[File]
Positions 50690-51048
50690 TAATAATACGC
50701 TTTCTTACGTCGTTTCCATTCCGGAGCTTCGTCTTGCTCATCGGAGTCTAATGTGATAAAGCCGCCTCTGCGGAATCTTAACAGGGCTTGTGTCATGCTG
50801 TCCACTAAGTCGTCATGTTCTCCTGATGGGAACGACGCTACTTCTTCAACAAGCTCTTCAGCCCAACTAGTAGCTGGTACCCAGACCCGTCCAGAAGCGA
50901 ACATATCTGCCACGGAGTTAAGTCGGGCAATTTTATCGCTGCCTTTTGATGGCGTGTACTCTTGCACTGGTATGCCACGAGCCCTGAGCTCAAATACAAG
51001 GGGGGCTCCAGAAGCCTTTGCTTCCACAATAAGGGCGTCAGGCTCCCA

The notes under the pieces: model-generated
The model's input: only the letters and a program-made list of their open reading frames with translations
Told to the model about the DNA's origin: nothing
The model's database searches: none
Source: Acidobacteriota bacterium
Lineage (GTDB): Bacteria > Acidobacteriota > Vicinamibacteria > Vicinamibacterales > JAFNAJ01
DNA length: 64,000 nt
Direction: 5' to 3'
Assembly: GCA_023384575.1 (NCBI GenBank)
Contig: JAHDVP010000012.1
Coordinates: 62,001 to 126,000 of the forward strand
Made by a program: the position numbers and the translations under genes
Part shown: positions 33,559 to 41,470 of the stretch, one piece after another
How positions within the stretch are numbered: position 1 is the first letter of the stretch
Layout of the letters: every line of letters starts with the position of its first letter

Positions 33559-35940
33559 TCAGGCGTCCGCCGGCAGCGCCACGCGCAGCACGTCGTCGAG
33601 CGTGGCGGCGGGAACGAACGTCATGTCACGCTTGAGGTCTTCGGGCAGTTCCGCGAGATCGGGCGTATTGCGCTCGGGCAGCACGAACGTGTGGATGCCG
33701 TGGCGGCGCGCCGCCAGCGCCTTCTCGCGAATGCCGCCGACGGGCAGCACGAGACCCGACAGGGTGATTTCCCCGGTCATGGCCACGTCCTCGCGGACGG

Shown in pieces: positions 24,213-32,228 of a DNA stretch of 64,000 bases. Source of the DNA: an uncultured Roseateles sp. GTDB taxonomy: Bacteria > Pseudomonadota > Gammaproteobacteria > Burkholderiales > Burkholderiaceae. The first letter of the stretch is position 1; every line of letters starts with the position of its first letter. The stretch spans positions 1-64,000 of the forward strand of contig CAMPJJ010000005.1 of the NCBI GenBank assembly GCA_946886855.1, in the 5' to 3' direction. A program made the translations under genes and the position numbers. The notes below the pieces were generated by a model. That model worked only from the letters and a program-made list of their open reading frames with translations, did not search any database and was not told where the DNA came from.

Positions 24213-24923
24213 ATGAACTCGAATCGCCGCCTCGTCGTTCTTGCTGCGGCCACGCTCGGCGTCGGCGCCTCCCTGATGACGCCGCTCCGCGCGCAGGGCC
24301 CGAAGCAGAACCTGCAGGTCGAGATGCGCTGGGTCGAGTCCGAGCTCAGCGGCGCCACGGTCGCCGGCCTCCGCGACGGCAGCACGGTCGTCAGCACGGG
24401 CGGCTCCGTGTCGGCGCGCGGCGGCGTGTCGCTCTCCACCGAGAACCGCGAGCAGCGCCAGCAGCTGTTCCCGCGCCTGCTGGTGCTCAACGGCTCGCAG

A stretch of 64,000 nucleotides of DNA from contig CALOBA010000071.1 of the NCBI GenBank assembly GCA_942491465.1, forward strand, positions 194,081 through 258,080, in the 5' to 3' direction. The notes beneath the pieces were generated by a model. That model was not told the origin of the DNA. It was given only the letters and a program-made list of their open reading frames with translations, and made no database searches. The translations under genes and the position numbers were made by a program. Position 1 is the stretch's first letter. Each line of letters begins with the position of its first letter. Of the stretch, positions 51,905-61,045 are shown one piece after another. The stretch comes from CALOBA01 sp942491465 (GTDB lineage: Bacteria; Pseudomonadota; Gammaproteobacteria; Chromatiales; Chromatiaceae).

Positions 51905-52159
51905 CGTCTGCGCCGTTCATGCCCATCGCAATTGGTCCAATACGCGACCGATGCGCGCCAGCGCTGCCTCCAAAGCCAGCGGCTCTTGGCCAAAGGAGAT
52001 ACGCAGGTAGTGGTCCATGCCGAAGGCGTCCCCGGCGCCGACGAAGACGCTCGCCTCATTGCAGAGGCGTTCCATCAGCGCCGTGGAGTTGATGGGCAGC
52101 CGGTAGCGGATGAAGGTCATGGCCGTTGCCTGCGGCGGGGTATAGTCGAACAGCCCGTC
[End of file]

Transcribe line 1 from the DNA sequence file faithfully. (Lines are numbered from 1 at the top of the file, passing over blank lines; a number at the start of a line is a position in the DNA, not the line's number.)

Positions 50690-51048